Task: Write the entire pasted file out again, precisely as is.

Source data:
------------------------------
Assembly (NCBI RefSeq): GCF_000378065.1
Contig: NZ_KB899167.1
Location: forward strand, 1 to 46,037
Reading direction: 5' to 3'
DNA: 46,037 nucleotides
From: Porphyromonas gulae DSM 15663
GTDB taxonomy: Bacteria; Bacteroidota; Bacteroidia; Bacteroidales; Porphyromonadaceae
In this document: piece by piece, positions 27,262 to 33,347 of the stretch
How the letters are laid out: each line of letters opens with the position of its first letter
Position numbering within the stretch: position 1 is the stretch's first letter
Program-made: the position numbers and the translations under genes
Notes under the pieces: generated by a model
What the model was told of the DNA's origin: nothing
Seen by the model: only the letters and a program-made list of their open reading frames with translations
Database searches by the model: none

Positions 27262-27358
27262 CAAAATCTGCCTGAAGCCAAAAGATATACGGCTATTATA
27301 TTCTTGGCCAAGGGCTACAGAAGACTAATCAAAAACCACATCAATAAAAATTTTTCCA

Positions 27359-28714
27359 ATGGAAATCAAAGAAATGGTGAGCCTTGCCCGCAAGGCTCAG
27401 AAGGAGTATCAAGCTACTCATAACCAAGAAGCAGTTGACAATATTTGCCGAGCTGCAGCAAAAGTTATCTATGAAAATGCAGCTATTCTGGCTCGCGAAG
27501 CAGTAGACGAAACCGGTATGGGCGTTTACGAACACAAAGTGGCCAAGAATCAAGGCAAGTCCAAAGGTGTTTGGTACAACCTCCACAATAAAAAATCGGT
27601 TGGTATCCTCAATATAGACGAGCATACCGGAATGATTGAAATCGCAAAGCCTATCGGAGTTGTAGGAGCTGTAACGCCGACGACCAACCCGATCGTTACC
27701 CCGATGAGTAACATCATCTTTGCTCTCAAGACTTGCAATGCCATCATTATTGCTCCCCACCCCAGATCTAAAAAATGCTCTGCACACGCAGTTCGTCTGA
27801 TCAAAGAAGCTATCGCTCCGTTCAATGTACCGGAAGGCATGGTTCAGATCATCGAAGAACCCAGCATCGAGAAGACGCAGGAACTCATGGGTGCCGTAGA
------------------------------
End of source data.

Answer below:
Assembly (NCBI RefSeq): GCF_000378065.1
Contig: NZ_KB899167.1
Location: forward strand, 1 to 46,037
Reading direction: 5' to 3'
DNA: 46,037 nucleotides
From: Porphyromonas gulae DSM 15663
GTDB taxonomy: Bacteria; Bacteroidota; Bacteroidia; Bacteroidales; Porphyromonadaceae
In this document: piece by piece, positions 27,262 to 33,347 of the stretch
How the letters are laid out: each line of letters opens with the position of its first letter
Position numbering within the stretch: position 1 is the stretch's first letter
Program-made: the position numbers and the translations under genes
Notes under the pieces: generated by a model
What the model was told of the DNA's origin: nothing
Seen by the model: only the letters and a program-made list of their open reading frames with translations
Database searches by the model: none

Positions 27262-27358
27262 CAAAATCTGCCTGAAGCCAAAAGATATACGGCTATTATA
27301 TTCTTGGCCAAGGGCTACAGAAGACTAATCAAAAACCACATCAATAAAAATTTTTCCA

Positions 27359-28714
27359 ATGGAAATCAAAGAAATGGTGAGCCTTGCCCGCAAGGCTCAG
27401 AAGGAGTATCAAGCTACTCATAACCAAGAAGCAGTTGACAATATTTGCCGAGCTGCAGCAAAAGTTATCTATGAAAATGCAGCTATTCTGGCTCGCGAAG
27501 CAGTAGACGAAACCGGTATGGGCGTTTACGAACACAAAGTGGCCAAGAATCAAGGCAAGTCCAAAGGTGTTTGGTACAACCTCCACAATAAAAAATCGGT
27601 TGGTATCCTCAATATAGACGAGCATACCGGAATGATTGAAATCGCAAAGCCTATCGGAGTTGTAGGAGCTGTAACGCCGACGACCAACCCGATCGTTACC
27701 CCGATGAGTAACATCATCTTTGCTCTCAAGACTTGCAATGCCATCATTATTGCTCCCCACCCCAGATCTAAAAAATGCTCTGCACACGCAGTTCGTCTGA
27801 TCAAAGAAGCTATCGCTCCGTTCAATGTACCGGAAGGCATGGTTCAGATCATCGAAGAACCCAGCATCGAGAAGACGCAGGAACTCATGGGTGCCGTAGA